At length, Sondland described how he became an instrument of the Trump plan to persuade Ukraine and its president to make one statement, namely: "Investigations" were opened on the gas company Burisma, which is linked to Hunter Biden. And: It is examined influence on the US election 2016 from Ukraine.
According to Sondland, the Ukrainian White House meeting with Trump was a prestigious meeting for Selensky with regard to the Ukrainian "announcement of investigations". And, as Sondland is sure, so is the military aid to Ukraine fighting in the east of the country against separatists supported by Russia.
However, as Sondland said, Donald Trump never gave him, Sondland, direct instructions. Attorney Giuliani was the middleman. "Talk to Rudy!" The President said on one occasion. "We then followed these presidential orders," says Sondland. "Mr. Giuliani has expressed the wishes of the President, and we knew that these investigations were important to the President."
The direct question of whether there was a "quid pro quo" – ie a direct exchange of courtesy and support from the US government – is answered by Sondland with a yes. In a telephone conversation with him, the president denied that. In it Trump Sondland should have said that he wanted nothing and "no quid pro quo". Selenskyj simply had to "do the right thing". However, this phone call took place when the revelations of a whistleblower had already triggered an investigation into the affair.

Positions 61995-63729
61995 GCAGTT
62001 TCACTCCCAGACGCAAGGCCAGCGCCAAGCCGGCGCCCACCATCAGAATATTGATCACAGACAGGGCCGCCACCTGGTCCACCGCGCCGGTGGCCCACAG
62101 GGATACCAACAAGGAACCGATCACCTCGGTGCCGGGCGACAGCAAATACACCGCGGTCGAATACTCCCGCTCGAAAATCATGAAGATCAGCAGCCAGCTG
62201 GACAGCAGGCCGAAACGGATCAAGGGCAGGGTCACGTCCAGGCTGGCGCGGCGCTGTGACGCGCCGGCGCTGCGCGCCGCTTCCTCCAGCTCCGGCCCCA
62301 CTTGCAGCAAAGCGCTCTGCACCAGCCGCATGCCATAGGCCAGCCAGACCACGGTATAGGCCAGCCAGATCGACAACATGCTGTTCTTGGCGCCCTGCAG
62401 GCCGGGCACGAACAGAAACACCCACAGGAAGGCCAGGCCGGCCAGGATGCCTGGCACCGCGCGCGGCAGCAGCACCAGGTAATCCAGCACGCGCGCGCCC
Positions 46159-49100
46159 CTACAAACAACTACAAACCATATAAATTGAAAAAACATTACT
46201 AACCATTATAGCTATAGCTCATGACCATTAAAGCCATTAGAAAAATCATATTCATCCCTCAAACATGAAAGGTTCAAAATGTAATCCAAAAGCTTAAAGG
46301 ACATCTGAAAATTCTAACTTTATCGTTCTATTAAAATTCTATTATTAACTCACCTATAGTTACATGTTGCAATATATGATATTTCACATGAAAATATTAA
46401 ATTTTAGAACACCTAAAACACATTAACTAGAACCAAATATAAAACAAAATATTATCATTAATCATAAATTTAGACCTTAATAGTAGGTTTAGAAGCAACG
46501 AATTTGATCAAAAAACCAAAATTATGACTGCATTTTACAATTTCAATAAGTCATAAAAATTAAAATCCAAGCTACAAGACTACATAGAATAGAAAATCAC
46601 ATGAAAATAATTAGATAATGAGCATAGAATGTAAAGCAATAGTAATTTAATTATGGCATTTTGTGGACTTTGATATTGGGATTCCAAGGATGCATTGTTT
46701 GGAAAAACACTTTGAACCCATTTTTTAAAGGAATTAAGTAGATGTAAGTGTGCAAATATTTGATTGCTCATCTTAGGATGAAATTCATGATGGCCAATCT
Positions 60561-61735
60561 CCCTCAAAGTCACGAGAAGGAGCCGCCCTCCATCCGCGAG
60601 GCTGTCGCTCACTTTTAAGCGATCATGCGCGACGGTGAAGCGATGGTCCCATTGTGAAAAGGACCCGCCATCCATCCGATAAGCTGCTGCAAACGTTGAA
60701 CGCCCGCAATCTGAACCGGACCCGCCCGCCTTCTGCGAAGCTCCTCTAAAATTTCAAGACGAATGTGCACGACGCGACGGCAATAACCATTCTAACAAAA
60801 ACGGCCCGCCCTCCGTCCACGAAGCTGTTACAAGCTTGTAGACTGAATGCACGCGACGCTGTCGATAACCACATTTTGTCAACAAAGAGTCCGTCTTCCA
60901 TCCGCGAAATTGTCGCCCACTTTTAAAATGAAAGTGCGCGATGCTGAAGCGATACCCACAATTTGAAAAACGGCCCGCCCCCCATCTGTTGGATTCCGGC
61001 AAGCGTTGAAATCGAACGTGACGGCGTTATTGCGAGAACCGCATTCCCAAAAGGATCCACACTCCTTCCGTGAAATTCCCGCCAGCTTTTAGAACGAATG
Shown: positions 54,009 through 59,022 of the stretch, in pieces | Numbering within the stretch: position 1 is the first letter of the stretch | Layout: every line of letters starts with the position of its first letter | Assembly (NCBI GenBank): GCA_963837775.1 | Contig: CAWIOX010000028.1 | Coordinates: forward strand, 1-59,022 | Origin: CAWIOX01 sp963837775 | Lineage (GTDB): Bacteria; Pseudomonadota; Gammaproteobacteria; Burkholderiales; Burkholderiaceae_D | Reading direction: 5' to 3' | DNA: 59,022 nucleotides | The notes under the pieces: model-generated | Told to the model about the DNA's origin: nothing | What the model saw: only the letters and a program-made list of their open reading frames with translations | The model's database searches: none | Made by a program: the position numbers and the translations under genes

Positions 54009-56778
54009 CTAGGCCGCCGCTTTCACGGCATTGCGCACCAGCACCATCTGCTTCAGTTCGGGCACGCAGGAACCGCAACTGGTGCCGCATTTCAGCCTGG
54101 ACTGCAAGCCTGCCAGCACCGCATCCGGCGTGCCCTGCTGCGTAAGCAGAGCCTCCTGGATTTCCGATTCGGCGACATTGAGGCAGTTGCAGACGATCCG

November 20: Laura Cooper and David Hale
The Pentagon employee Cooper provided an important building block for a possible impeachment of the US president. It invalidated an argument by the supporters of the President that Ukraine had not been blackmailable because the country learned only after publications in August that some $ 400 million had been withheld from military aid. With that, money could not be used as a lever, Trump's defenders argue.
Cooper's statement refutes this. The Russia and Ukraine expert in the Ministry of Defense said that in July, her colleagues from Ukrainian colleagues asked what was going on with the "Security Assistance to Ukraine".
Hale, the highest-ranking member of the Ministry of Foreign Affairs so far in the proceedings, said once more in favor of Ukraine Ambassador Yovanovitch, whom Trump had taken. Hale said he defended her back then and considered a public statement in support of her. But they decided not to damage Yovanovitch any further.
On Thursday afternoon (Livestream on SPIEGEL ONLINE) ex-member of the National Security Council, Fiona Hill, and the staff of the US Embassy in Kiev, David Holmes, from.
Above all, the Democrats fear one thing: that the process takes too long and could drag on until the hot campaign phase of 2020. Actually, they wanted to vote in the fall about an impeachment in the House of Representatives. It's almost over – but even a vote before the turn of the year seems ambitious.
A timetable, the US Democrats have deliberately not spent. "The timeline depends on the Truth Line and we're looking for it," said Nancy Pelosi, majority leader for the Democrats in the House of Representatives.
Should the House of Representatives vote for an impeachment, then the Republican-dominated Senate would have to decide. How long that would take is open.